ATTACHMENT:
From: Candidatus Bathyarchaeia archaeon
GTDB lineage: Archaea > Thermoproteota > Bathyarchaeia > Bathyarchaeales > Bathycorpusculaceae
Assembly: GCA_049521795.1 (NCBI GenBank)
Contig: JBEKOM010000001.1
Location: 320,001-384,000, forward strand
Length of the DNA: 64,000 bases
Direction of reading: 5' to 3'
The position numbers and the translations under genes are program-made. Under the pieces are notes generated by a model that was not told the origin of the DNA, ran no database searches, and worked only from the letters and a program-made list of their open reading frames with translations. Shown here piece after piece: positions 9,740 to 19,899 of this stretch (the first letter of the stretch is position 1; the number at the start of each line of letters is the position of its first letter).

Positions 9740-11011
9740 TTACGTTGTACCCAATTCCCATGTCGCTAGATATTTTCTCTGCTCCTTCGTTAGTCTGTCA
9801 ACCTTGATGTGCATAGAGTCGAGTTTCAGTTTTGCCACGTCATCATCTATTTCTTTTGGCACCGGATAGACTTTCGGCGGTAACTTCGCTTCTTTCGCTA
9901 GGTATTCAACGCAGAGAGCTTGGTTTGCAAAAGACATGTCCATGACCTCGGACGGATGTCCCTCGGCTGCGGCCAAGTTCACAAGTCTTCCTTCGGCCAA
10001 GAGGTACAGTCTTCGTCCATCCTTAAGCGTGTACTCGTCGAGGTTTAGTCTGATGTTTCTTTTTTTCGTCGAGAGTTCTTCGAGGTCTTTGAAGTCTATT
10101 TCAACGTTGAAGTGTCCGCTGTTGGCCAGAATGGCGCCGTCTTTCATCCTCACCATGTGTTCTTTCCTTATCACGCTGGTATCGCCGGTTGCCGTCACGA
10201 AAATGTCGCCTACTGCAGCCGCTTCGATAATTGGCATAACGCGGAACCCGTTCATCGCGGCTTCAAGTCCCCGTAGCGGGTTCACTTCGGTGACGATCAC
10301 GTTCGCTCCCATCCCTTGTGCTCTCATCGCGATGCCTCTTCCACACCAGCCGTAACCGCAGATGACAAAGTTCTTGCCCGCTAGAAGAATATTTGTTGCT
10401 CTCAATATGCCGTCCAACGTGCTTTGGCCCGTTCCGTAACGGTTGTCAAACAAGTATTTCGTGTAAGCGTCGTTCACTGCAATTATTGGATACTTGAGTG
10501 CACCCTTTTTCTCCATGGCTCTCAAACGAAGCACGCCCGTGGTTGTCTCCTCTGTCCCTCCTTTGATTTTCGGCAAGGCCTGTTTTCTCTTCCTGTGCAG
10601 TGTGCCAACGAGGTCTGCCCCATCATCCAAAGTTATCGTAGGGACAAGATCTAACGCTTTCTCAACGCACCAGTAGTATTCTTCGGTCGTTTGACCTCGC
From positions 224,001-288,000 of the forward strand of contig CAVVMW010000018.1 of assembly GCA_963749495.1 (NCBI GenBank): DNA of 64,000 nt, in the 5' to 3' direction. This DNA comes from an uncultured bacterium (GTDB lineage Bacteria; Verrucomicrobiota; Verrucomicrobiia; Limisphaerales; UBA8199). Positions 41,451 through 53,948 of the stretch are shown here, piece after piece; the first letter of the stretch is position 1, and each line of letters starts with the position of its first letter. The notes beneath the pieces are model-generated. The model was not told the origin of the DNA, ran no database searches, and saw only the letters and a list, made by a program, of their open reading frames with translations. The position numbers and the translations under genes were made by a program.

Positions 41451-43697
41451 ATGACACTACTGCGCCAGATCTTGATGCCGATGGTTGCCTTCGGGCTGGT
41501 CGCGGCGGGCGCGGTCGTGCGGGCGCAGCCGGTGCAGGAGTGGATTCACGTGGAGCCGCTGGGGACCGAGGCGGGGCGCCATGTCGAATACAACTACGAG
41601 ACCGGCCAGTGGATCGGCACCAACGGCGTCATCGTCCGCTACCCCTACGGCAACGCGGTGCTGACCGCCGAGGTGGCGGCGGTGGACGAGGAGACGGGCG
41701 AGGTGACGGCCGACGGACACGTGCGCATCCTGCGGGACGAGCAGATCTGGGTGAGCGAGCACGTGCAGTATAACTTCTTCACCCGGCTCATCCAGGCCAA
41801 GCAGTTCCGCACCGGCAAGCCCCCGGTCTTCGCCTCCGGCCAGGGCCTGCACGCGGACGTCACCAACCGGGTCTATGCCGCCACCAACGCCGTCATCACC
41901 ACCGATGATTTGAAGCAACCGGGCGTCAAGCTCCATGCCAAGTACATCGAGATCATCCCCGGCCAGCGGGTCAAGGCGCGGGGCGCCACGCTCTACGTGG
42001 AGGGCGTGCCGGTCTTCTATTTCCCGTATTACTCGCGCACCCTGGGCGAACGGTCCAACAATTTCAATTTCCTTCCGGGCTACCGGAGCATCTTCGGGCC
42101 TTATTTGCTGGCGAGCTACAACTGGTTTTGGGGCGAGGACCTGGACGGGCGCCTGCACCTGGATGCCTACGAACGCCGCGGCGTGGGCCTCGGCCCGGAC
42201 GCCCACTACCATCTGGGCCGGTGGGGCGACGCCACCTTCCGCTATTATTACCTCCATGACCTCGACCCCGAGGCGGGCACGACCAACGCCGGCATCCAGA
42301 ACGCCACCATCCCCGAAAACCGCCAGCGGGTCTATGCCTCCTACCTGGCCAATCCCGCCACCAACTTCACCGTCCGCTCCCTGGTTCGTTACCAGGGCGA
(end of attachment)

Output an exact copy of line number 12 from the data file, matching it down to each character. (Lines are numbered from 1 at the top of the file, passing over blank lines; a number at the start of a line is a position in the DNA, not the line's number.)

9901 GGTATTCAACGCAGAGAGCTTGGTTTGCAAAAGACATGTCCATGACCTCGGACGGATGTCCCTCGGCTGCGGCCAAGTTCACAAGTCTTCCTTCGGCCAA